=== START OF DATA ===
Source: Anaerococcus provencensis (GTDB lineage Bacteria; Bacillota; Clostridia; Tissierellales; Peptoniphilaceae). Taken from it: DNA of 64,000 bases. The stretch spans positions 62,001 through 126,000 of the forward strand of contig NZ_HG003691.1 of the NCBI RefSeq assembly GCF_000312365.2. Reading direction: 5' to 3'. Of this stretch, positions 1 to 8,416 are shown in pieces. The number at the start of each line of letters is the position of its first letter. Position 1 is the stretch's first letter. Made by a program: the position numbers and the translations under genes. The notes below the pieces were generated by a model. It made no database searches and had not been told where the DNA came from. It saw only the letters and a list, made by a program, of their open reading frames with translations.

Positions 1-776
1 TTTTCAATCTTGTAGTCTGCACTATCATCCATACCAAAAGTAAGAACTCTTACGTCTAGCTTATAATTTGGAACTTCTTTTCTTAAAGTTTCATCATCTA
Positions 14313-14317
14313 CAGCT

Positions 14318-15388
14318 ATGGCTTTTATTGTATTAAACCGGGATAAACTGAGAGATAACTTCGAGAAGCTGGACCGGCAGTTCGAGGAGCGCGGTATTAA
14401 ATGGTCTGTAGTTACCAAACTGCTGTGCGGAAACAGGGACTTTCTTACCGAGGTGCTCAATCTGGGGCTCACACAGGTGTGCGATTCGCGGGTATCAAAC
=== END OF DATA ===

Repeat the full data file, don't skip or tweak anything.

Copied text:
Source: Anaerococcus provencensis (GTDB lineage Bacteria; Bacillota; Clostridia; Tissierellales; Peptoniphilaceae). Taken from it: DNA of 64,000 bases. The stretch spans positions 62,001 through 126,000 of the forward strand of contig NZ_HG003691.1 of the NCBI RefSeq assembly GCF_000312365.2. Reading direction: 5' to 3'. Of this stretch, positions 1 to 8,416 are shown in pieces. The number at the start of each line of letters is the position of its first letter. Position 1 is the stretch's first letter. Made by a program: the position numbers and the translations under genes. The notes below the pieces were generated by a model. It made no database searches and had not been told where the DNA came from. It saw only the letters and a list, made by a program, of their open reading frames with translations.

Positions 1-776
1 TTTTCAATCTTGTAGTCTGCACTATCATCCATACCAAAAGTAAGAACTCTTACGTCTAGCTTATAATTTGGAACTTCTTTTCTTAAAGTTTCATCATCTA
Positions 14313-14317
14313 CAGCT

Positions 14318-15388
14318 ATGGCTTTTATTGTATTAAACCGGGATAAACTGAGAGATAACTTCGAGAAGCTGGACCGGCAGTTCGAGGAGCGCGGTATTAA
14401 ATGGTCTGTAGTTACCAAACTGCTGTGCGGAAACAGGGACTTTCTTACCGAGGTGCTCAATCTGGGGCTCACACAGGTGTGCGATTCGCGGGTATCAAAC